Yesterday, FCC Chairman Michael Powell spoke briefly (very briefly) at Cable 2001's keynote session. During his presentation he seemed to have two goals - one to issue a warning to the cable industry about possible regulatory retaliation if they did not preserve choice, partner with, not fight programmers and service partner initiatives, and keep prices reasonable. And two, to disguise the fact that his presentation held a warning.

To this effect he compared the history of the cable industry to a fairy tale. Early in its history the industry was widely perceived as the toad of the communications sector - regulatory policy was hostile due to its view that cable was a dangerous upstart that threatened the broadcast industry, Wall street was not enamored by the heavy debt funding, and consumers were less than satisfied due to rising prices and decreasing quality.

Recently though, a "digital kiss" was placed on this toad - IP networks and digitization began to move cable to center stage. Powell claimed that due to technological advances video has risen to new levels; offering expanded programming channels, increased choice, VOD, and interactive television. In addition advanced broadband services are being rolled as we speak. Powell even stated that some industry observers believe these broadband services may be as significant to the economy as were electricity and the telephone system.

To back up these claims Powell gave the following statistics:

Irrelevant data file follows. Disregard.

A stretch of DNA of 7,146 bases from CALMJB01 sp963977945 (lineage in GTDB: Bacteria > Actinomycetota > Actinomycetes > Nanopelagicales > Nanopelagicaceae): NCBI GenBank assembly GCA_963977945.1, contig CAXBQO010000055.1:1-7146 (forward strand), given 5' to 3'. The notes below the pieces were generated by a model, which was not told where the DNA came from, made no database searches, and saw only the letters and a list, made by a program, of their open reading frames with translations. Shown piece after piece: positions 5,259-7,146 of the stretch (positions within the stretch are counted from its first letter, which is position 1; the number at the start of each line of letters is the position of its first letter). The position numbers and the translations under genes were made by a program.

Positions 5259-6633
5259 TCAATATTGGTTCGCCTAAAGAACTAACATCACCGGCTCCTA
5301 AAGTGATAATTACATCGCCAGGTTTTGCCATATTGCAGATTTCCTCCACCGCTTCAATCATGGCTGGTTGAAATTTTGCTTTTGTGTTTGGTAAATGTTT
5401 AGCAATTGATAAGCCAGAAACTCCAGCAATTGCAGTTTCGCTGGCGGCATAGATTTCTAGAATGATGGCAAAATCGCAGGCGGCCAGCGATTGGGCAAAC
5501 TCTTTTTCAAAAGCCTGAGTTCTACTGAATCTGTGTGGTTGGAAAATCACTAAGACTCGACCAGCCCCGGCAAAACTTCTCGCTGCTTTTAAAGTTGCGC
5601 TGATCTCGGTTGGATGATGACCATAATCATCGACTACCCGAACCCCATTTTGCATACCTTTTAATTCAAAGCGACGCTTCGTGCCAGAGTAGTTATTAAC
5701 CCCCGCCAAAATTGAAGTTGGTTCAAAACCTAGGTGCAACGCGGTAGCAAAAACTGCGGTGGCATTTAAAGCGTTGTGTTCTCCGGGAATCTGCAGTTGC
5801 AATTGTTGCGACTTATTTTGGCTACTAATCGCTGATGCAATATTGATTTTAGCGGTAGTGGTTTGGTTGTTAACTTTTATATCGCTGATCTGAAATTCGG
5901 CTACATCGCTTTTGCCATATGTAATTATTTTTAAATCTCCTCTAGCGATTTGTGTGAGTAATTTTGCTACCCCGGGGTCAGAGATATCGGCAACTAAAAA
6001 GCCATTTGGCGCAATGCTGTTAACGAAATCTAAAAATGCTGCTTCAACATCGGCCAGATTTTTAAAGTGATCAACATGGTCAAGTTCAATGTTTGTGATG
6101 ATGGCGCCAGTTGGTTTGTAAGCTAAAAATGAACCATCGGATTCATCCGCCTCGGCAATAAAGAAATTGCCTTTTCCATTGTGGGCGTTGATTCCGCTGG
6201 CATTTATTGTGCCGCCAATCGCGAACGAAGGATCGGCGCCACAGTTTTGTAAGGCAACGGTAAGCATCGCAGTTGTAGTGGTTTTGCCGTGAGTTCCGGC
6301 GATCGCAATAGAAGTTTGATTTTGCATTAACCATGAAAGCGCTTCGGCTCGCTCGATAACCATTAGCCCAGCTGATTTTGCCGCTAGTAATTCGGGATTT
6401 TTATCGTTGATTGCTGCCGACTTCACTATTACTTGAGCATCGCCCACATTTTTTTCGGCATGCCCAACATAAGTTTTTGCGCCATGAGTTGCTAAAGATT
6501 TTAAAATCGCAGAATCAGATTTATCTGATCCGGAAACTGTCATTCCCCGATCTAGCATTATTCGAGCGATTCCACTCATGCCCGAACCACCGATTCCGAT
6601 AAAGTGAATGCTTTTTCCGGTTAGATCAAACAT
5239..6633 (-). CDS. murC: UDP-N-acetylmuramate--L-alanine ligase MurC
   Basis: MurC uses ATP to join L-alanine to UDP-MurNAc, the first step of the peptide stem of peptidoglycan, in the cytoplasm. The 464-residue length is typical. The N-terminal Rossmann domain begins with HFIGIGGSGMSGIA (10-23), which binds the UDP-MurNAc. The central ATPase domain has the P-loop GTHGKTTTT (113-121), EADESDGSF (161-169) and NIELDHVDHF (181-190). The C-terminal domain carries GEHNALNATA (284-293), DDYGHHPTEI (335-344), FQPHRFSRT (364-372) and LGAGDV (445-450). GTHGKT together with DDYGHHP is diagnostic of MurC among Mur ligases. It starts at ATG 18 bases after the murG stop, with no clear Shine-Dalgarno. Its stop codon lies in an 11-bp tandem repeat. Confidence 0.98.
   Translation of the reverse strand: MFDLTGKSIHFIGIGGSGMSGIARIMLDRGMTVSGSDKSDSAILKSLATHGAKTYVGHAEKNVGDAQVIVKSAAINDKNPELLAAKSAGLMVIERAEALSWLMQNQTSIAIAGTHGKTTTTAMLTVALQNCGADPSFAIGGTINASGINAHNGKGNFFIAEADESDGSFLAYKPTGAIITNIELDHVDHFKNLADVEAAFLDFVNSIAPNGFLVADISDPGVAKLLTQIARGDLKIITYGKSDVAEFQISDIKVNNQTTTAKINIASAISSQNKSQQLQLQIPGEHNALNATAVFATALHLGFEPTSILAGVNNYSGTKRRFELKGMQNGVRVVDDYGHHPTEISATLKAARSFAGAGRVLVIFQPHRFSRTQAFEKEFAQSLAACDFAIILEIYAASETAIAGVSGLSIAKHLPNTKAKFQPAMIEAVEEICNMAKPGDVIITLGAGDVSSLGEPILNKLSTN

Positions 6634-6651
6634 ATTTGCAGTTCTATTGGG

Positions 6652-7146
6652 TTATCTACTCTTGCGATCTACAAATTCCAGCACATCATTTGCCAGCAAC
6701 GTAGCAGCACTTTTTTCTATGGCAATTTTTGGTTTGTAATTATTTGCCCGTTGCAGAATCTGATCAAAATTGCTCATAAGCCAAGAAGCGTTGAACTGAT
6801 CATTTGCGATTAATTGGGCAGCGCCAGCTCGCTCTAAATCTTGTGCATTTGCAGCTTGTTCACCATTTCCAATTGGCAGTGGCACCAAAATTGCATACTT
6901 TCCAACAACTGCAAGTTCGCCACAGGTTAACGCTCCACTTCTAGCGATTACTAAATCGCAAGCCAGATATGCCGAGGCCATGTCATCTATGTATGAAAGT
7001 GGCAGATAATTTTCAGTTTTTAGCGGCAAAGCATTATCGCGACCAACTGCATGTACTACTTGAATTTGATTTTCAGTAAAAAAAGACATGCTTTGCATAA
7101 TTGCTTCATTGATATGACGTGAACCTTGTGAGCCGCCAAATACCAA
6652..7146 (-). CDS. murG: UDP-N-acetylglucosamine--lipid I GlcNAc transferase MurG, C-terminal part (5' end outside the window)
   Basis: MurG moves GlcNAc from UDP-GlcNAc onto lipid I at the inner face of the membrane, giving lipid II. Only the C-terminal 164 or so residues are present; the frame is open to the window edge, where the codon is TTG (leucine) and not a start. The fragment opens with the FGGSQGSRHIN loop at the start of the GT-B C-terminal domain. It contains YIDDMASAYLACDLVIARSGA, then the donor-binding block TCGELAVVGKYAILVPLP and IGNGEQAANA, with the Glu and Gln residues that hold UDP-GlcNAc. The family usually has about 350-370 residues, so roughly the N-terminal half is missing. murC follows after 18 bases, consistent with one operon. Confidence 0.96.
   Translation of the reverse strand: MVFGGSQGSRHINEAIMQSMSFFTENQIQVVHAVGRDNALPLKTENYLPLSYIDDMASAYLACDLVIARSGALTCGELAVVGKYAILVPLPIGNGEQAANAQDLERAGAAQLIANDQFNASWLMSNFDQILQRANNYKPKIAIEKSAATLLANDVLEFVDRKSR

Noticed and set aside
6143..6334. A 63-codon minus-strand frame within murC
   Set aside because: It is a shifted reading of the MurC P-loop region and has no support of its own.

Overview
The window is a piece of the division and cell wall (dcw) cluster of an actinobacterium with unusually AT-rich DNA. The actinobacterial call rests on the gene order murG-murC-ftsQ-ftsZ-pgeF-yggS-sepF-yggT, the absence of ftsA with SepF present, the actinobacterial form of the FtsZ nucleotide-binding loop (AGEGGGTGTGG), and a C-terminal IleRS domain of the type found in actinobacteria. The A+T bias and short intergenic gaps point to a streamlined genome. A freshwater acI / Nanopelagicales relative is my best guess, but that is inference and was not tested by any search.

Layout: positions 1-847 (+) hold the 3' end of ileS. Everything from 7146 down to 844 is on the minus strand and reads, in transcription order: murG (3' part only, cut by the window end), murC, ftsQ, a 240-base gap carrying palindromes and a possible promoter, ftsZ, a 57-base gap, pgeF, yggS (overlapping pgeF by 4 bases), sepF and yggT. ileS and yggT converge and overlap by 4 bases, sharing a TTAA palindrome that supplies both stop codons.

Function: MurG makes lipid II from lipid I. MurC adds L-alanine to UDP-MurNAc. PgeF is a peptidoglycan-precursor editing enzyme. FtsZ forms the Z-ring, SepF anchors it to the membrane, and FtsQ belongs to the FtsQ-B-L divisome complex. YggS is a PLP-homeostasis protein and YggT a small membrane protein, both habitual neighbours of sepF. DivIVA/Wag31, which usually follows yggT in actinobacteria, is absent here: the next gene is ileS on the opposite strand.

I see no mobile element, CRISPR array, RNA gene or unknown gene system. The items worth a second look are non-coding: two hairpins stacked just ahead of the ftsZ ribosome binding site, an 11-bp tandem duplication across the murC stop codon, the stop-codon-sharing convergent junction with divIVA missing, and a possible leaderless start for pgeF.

Spending on Infrastructure
1992 and 2000
$2.2billion and $12.4bil

Growth of national cable networks
1992 and 2000
87 and 281

The Commissioner then moved on to the task at hand stating, "Sadly with the history of this industry we must ask. Will it last?"

In his eyes, the answer will depend on the industry's "ability to manage change and address the anxieties that arise when a market has a clear competitive edge." Clearly a warning, especially when followed with a numbered list of items "to watch for."

Digital television transition
Powell urged the cable industry to become a productive partner not an obstacle to the broadcasters' transition. (Editorial comment: A hint at the recent must carry debate?)

Program access/vertical market power
Cable should be a digital gateway and not misuse their power to prevent programmers from getting to consumers. (Editorial comment: This is the same old common carriage argument put in a different way - Powell is using it to support customers, very interesting).

Broadband/interactive TV
Preserving variety and choice will be essential to this market success.

Consumer value
Powell suggested that consumer value must remain high, warning that price, the amount of choice and quality are problems that call for government action. (Editorial comment: A not very veiled threat about rising prices?)